Mysteries of the Moldovan Gas Market

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Christian RUSSU
How the authorities profit from manipulations with gas supplies and why Russian fuel will change the situation on the country’s gas market from 1 May, bringing price cuts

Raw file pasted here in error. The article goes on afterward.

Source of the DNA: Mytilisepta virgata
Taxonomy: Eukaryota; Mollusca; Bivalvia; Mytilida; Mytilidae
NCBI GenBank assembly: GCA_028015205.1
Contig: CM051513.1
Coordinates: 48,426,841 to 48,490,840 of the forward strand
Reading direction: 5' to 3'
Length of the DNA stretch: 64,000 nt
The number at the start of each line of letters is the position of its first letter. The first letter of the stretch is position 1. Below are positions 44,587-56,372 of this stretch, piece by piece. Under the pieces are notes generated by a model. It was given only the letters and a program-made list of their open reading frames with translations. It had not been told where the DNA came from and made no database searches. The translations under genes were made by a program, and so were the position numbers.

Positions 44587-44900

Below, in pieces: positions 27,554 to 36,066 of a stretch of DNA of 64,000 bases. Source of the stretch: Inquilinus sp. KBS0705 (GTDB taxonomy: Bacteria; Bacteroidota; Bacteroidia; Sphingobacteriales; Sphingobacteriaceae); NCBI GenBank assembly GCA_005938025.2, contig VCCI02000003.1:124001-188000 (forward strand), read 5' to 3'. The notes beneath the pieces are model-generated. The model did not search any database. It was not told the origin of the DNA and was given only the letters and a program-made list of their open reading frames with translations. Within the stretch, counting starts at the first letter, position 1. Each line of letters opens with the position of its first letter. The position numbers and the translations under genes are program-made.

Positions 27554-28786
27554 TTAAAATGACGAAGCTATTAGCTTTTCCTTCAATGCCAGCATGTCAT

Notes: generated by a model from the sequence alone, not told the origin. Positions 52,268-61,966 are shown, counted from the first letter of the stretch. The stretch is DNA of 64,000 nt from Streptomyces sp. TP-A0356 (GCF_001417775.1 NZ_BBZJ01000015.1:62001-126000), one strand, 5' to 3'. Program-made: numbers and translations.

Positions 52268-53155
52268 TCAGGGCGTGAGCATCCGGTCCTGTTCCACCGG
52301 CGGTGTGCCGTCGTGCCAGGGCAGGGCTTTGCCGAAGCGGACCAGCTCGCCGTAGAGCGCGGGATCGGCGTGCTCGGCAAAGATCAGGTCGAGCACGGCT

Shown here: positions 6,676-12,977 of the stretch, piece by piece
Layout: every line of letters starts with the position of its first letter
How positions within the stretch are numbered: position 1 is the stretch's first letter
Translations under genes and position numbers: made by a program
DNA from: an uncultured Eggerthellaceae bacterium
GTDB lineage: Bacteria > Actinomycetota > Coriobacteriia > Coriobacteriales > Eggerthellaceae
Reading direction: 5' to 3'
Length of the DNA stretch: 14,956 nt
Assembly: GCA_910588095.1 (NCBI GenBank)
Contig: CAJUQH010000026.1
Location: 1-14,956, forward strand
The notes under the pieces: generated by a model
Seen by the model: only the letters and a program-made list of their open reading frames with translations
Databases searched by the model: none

Since the beginning of the month, the topic of gas supplies to Moldova has once again become the subject of both lively discussions and scandals. Once again we have seen that the financial interests of the local authorities clearly prevail over concern for the welfare of citizens. First came the news of Energocom’s first-ever purchase of liquefied natural gas (LNG) from the United States. Our officials actively relayed the message that we will consume American gas for two days in April, presenting it as another evidence of lifting Russia’s “energy yoke”. The US ambassador, who was obviously tasked with finding a buyer for the tanker arriving from America amid an oversupply on the EU gas market, praised our authorities. Although Energy Minister Victor Parlicov urged to ignore the delivery price due to “commercial secrecy”, the issue nevertheless spiked further bickering in the media. The price, he admitted, was “slightly higher than that of Gazprom”, which in April was $327. Why was this reference made? Simply to justify the purchase of $270-280 in a Greek port. Given the cost of transportation, for which Romanian partners, among others, take their share, the final price was about $340. Two days after this “positive” news, Energocom gave ordinary consumers hope for reducing the tariffs by announcing a decrease in the previously government-approved price of gas sales to Moldovagaz in April from 550 to 450 euros per thousand cubic meters. This generosity was explained by the supply of 2.6 million cubic meters of gas from US partners at a price “slightly above the Gazprom price”, as well as by the purchase of another 30 million cubic meters of gas from other suppliers at a price “slightly below the Gazprom one”. When asked why, in this case, the cost of gas sales to the distributor Moldovagaz is still significantly higher than the exchange price and the Gazprom price (this month by more than 100 euros), the authorities again refer to the need to take into account the price of gas from the reserves formed in previous years. It may seem that there is no way out of this stalemate, we will have to overpay out of our own pockets until the expensive gas from storages runs out. But once again, dubious schemes have surfaced, causing ordinary citizens the familiar feeling of being “deceived”. The confusion was caused by Renato Usatii, who said that Energocom will sell gas to the “Chisinau Glass Factory” (which is put up for privatization) at a price slightly higher than 6 lei without VAT. How come such low tariffs when the price for the population is 14.4 lei per cubic meter? Alexandru Slusari spoke in defense of Energocom’s interests stating that this is the tariff for May and that from now on his company has the right to sell gas to anyone, not only to Moldovagaz. Slusari did not answer the question where such cheap gas comes from and why it should not be sent to the population. It became even more interesting when it turned out that Moldovagaz had also participated in the tender for supplying fuel to the capital’s glass factory, but lost because of the higher price offered. So, there is cheaper gas in the country, but not for the population? This is exactly how the head of Gazprom’s subsidiary Vadim Ceban expressed his discontent, demanding the sale of “cheap” gas from Energocom for distribution through its networks. Such arguments are understandable, because Moldovagaz has its hands tied until 1 May and cannot buy gas from anyone else. According to Minister Parlicov, the authorities do not buy gas from Gazprom yet, as it is used to generate cheaper electricity for the right-bank MoldGRES. However, why is the gas at a price “close to Gazprom”, available on the market, not flowing through our pipes now waiting for May? The answer is simple, being again connected with the factor of Russian gas. The point is that from 1 May the Moldovan market will in any case be supplied with fuel of Russian origin, simply because the entire volume of 5.7 million cubic meters supplied by Gazprom will not be demanded by the left bank. Moldovagaz planned to sell the resulting surplus, including to industrial enterprises, at a price that, as of May, had not yet been announced by the Russian company, but which apparently all interested parties, including Parlicov, already knew. Hence his verbose statements that it is not certain that Moldova will again buy Russian gas since 1 May, that from that day it will be possible to buy gas from any supplier through the Moldovan branch of the Romanian commodity exchange. The authorities are well aware of the availability of free volumes of Russian gas at an attractive price since May, and exactly this factor is the main one when Energocom itself makes offers for gas sales. Even if the tariff is reduced, this governmental agency will not refuse to sell gas, as it is a profitable business for the politicians close to PAS. That is, if we assume that the left bank would still consume the entire volume of Russian fuel, there would be no question of any significant reduction in the gas tariff for industrial consumers on the right bank. They would keep telling us that the situation is purely market-driven and there is no politics involved. However, Russian gas, which our authorities refuse in every possible way insisting on the need to shift to western routes, is decisive. A simple truth follows: if the volumes of gas supplies from Russia via Ukraine return to the previous uncut volumes, the price and, as a consequence, tariffs in Moldova will inevitably decrease. This is evidenced at least by the fact that only a week after a two-day delivery of American LNG, gas supplies to Moldova via Romania continue, and even in a larger volume, about 1.5 million cubic meters per day. However, this gas is clearly not of Western origin and comes not from Greece, but through the Trans-Balkan pipeline. Moreover, two and a half to three times more gas from the same resource goes to Greece than to Moldova: from 3.7 to 4.2 million cubic meters per day, and some of it is also deposited in Romania. Needless to say, the authorities will never publicly admit that they are using the restrictions on gas supplies from Russia as a source of personal enrichment, and will keep claiming that they are right and offering us to pay tariffs at prices “close to that of Gazprom” with their own margin.